The Art of Doing Nothing
After the Great Shutdown, the day-to-day work experience has changed for many people, including myself. Instead of waking up early to battle rush hour, I can start my day with yoga, a walk, or even cooking a healthy breakfast. In other words, the Great Shutdown gave me time to do more during the workweek, not less.
The strange shift in my schedule had me excited and ready to be productive. Sadly, I didn't consider my energy balance and the cost of an "overdraft". What I am describing is called energy currency. The concept is similar to a checking account at a bank. For example's sake, let's say my energy balance is at 100 points. I usually spend 75 points throughout the workday, leaving roughly 25 points for house chores like cooking dinner or washing clothes. How I spend the last 25 points of energy is crucial since the balance will be zero once spent.
I began to add more house chores into my daily routine and chase a few long-term goals. I was spending my last 25 points of energy throughout the day rather than later at night. I started to notice an adverse change in my energy as I continued to live my adjusted schedule. Instead of waking up with 100 points of energy, I only had 85 points. A few weeks later, only 75 points.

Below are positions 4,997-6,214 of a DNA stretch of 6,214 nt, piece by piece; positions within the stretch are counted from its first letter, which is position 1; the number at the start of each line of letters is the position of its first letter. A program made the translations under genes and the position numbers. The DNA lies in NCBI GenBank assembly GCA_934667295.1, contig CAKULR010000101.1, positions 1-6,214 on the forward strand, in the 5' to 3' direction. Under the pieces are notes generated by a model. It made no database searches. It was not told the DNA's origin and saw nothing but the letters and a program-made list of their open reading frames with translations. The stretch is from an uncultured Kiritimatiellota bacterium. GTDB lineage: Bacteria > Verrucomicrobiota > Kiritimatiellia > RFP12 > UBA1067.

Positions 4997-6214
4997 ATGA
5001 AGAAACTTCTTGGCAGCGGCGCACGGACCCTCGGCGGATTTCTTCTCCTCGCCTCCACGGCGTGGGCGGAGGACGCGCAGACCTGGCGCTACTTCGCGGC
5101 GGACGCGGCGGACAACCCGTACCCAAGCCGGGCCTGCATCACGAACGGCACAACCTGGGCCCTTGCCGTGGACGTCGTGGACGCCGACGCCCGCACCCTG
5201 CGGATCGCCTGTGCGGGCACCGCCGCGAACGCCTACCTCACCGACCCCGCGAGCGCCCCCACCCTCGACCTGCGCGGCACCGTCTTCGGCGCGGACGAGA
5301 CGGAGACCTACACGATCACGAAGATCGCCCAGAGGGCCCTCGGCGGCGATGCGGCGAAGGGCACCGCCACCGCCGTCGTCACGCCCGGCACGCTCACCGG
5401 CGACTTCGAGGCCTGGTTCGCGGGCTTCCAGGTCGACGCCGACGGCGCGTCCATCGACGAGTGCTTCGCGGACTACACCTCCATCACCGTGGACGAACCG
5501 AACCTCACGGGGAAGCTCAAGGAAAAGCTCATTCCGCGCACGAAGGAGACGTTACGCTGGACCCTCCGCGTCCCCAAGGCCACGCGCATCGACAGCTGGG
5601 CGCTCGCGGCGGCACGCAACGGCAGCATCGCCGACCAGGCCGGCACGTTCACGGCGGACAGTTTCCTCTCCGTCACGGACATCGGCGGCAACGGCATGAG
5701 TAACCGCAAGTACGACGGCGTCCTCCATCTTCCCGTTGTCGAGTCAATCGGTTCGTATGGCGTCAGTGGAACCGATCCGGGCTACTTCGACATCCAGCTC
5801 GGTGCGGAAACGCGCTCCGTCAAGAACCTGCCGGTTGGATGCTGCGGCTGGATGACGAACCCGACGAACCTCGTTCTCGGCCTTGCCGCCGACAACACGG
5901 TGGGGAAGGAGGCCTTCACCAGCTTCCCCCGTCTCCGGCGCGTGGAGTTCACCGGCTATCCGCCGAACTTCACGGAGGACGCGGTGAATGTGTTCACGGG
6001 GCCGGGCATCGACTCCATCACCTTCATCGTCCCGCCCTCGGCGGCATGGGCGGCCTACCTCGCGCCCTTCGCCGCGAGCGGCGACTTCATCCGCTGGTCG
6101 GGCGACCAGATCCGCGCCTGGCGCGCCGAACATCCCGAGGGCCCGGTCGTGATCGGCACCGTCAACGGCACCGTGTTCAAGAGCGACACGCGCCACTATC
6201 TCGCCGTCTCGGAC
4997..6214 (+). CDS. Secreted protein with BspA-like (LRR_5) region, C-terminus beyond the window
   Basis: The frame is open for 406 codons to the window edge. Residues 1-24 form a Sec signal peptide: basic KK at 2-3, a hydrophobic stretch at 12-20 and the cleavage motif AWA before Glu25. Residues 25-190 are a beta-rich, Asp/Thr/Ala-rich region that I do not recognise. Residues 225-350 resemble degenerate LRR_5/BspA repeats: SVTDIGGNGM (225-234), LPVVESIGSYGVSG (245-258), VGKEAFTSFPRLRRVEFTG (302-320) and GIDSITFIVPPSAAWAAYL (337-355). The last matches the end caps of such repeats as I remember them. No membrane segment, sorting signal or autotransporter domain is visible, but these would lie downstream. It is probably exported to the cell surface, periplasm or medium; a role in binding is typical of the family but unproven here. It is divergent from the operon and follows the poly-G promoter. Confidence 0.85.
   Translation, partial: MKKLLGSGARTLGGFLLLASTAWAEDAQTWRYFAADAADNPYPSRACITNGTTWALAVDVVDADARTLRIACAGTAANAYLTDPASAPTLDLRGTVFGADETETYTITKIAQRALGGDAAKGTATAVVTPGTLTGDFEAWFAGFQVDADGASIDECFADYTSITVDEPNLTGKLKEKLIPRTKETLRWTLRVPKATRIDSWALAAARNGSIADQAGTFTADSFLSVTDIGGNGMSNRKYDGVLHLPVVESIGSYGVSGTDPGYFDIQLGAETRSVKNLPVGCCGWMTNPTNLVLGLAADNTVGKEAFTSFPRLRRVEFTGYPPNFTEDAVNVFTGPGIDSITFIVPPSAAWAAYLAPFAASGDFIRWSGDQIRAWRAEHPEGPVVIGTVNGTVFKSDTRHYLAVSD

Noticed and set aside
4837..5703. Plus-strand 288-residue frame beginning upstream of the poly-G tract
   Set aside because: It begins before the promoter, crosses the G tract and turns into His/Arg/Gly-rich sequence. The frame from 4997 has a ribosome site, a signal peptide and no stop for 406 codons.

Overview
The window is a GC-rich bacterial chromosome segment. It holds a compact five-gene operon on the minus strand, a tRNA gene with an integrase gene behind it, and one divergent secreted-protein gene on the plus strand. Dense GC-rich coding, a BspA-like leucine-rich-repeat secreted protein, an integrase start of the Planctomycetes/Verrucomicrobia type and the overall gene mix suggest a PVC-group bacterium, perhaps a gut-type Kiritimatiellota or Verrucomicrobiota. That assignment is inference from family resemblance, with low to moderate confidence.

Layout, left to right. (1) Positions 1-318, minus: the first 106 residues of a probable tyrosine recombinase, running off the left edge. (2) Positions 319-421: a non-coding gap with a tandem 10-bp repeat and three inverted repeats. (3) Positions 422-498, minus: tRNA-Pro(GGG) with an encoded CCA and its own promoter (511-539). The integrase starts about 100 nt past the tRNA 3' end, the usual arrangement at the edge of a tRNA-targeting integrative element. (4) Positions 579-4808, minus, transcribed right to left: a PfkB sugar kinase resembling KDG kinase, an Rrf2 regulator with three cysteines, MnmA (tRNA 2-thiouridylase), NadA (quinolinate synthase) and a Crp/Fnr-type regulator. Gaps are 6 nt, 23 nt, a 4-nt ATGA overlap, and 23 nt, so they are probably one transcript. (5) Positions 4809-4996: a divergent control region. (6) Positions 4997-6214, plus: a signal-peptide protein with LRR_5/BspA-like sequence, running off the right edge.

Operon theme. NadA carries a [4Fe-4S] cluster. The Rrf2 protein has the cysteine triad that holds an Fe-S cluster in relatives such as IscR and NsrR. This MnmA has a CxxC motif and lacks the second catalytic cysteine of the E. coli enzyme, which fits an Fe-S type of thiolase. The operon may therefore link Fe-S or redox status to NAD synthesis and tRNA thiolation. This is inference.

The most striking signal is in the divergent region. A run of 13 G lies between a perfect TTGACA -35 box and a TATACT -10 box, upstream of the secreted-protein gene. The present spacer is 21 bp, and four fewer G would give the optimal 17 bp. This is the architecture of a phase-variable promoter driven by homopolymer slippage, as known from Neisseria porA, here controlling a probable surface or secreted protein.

Essentially, I was lowering my energy capacity by mismanaging my time (leaving myself unable to recharge). One specific change I noticed was the love of cooking had been replaced with resentment. A creative experience had somehow morphed into a chore. I started to order more takeout and eat frozen food, which further lowered my energy.
By the time I was ready to plop myself down on the couch, I felt so drained that even my relaxing time had become tiring. No matter how much I slept, I woke up exhausted. No matter how long I relaxed, I was still stressed.
I realized that I'd created quite the conundrum for myself, but I wasn't exactly sure what had gone wrong. I could only see the error in my ways after I felt under the weather (it wasn't COVID, whew). After sleeping all night and late into the next day, I woke up with more energy than I had even weeks before falling sick.
I spent the following day lounging around, desperately trying to extrapolate the root behind the newfound reservoir of energy. That's when it hit me. When I fell ill, I took two sick days and had nothing on my To-Do list. I planned on doing nothing but resting, which had alleviated the crushing burden of stress.
How can doing nothing be the answer when the fear of failing feeds my anxiety. Then it hit me; I was over-paying for specific areas in my life while neglecting others. I'd consistently stretched my measly 25 points too thin to cover my overlooked healing habits of leisure.
The following week I booked "relaxing time" into my schedule and forced myself to disengage from outside noise. Not only did I become more productive at work, but I also felt more optimistic when I faced tedious activities such as washing laundry or cleaning the house.
If you asked me a year ago what was more valuable, energy or time, I would have said time (since I can't ensure I will have as much time as I want). Now, I would say energy because I can't control the passing of time, but I can control how I feel throughout the journey. In closing, audit how you spend your energy and then ask yourself, is it worth it?
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